Juicy–SunKoo Yuh at the Philadelphia Art Alliance


SunKoo Yuh
by SunKoo Yuh

Ceramics and paintings, local and national/international–the Philadelphia Art Alliance has been mixing it up to good effect.

This outing (until Dec. 30), along with paintings from two local artists Tim McFarlane on the first floor and Catherine Gontarek at the annex across Rittenhouse Square, ceramic sculptor SunKoo Yuh fills the second floor with work that binds East with West, whimsy with seriousness, and the mysterious and suggestive with the unenigmatic quotidian.

SunKoo Yuh
Year of Pig, 2007
porcelain, glazed, Cone 10
courtesy Helen Drutt, Philadelphia

The sculptures–a sort of human comedy, with people and animals bursting from compressed spaces–are coated with fabulous drippy glazes, multiple layers thick. Most of the people look Asian, some not. Yuh’s parents are Korean and he received his MFA from Hong Ik University in Seoul, Korea, and an M.F.A. degree from New York State College of Ceramics in Alfred, NY. He’s an associate professor of ceramics at the University of Georgia in Athens.

In Yuh’s sculptures, people look busy, foolish, self-absorbed…–all the ways that people look. Some of the imagery reminds me of Asian drawings of people behaving silly–like the pictures of tipsy men by Japanese artist Ike Taiga at the PMA recently (see post). The people are often accompanied by animals and objects that might help define what the artist is saying. A pile of pigs atop a man’s helmet, or an ornate mirror in a hand, imply a comment about the people in the sculpture.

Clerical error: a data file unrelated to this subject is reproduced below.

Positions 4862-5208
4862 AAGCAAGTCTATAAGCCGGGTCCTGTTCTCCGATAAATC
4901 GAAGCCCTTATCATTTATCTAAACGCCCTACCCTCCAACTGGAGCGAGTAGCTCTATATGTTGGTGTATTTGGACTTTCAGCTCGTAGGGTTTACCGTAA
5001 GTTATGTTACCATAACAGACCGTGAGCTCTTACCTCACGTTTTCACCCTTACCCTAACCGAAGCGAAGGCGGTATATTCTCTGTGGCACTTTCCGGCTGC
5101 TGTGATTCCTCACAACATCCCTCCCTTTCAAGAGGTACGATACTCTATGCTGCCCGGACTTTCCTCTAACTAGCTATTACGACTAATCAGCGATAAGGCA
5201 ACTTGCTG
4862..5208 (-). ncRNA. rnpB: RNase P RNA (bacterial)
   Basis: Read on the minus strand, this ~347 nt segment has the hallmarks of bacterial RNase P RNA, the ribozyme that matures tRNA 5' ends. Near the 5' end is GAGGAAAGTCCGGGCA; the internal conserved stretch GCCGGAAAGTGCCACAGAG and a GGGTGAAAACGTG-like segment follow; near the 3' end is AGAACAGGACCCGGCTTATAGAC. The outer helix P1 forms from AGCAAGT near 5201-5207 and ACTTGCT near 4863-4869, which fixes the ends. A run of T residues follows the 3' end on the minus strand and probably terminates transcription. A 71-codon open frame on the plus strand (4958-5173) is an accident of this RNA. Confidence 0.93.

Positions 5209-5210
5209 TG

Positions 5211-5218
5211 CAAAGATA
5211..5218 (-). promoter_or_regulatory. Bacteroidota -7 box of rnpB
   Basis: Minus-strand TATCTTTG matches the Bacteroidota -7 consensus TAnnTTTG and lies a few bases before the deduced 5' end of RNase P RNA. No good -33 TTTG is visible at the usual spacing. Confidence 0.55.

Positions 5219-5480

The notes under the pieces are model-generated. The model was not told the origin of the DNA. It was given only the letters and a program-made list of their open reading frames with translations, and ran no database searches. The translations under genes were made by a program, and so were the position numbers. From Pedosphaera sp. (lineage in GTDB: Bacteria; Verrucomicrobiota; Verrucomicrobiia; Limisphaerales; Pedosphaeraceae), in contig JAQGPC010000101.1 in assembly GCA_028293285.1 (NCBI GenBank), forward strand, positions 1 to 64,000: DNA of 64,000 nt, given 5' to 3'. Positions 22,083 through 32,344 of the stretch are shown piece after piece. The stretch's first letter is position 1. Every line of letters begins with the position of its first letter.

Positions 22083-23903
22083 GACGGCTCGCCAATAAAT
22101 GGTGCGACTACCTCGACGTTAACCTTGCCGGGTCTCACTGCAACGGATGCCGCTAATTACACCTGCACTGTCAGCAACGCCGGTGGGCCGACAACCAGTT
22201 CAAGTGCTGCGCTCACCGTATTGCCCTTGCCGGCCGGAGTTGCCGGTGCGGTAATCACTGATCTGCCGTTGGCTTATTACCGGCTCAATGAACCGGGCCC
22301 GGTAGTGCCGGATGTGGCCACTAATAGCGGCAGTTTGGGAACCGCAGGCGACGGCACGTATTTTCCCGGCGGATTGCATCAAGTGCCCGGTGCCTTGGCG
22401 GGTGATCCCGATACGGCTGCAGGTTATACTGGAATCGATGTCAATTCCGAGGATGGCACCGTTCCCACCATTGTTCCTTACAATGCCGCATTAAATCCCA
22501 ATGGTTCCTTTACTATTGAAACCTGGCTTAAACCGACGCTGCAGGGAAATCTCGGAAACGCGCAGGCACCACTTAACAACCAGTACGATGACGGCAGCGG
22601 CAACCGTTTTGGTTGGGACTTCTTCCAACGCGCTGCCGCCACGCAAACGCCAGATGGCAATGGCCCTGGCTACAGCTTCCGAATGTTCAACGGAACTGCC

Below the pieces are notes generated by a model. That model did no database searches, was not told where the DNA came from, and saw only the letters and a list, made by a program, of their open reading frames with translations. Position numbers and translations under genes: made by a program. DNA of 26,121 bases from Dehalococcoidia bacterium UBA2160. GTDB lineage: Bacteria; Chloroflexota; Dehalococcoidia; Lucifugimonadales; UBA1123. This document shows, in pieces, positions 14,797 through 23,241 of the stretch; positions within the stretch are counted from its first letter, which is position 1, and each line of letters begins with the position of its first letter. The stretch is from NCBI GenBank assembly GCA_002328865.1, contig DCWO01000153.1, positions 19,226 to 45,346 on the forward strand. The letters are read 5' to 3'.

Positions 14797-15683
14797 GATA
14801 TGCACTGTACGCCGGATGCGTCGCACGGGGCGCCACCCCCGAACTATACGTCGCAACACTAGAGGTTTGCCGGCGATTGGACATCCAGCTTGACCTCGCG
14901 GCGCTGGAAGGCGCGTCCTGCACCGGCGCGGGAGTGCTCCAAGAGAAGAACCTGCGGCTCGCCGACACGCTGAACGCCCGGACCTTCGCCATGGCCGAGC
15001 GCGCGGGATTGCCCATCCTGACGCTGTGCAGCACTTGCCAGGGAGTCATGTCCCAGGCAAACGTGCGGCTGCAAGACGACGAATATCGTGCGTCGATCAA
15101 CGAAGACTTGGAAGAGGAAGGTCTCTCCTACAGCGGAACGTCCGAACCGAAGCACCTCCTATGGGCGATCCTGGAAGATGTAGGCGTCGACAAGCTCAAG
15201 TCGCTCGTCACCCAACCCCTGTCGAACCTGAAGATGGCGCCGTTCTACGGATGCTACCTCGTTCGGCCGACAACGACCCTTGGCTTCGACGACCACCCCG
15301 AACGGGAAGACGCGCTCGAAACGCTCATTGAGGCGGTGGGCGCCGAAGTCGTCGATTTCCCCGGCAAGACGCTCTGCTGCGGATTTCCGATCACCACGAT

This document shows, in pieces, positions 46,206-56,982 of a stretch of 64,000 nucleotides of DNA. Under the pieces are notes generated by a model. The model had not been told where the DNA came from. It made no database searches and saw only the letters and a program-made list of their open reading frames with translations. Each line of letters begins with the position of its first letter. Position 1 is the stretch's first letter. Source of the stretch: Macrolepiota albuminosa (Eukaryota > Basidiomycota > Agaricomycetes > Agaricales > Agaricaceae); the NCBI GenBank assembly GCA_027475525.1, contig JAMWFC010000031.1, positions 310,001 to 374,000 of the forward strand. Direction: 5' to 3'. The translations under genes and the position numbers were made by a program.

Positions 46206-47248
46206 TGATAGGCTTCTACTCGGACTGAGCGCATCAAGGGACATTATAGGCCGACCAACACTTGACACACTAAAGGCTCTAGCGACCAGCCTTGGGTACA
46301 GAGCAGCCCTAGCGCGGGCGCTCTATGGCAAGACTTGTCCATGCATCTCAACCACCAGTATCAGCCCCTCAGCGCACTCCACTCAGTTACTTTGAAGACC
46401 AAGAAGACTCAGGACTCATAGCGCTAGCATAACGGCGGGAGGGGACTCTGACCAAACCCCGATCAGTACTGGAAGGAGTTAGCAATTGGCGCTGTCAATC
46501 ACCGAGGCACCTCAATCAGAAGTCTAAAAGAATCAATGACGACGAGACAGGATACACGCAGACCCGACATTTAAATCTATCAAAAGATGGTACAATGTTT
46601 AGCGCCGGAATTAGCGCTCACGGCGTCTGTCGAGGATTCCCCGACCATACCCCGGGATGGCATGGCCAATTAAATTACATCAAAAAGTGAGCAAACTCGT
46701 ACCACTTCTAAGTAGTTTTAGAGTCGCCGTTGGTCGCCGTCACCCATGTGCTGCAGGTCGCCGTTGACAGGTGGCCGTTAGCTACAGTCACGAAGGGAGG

One More Chance. Porcelain, glazed, Cone 1. Courtesy Nancy Margolis Gallery, NY
One More Chance. Porcelain, glazed, Cone 1. Courtesy Nancy Margolis Gallery, NY

I am at once reminded of the surfaces and sense of energy and freedom in Robert Arneson’s ceramics. But unlike Arneson, who takes a four-square approach, there’s an all-around quality here in which the four directions of the compass are surpassed by all the degrees of direction in between. There’s no front, no back, no sides, here. The figures–hipsters, swamis, little-miss-know-it-alls–sprint from their moorings in all directions.

Yuh is not an unknown quantity in Philadelphia; he has shown at the art museum, at the Clay Studio and previously at the Art Alliance.

Anyway, this is work not to be missed.


philadelphia art alliance, sunkoo yuh



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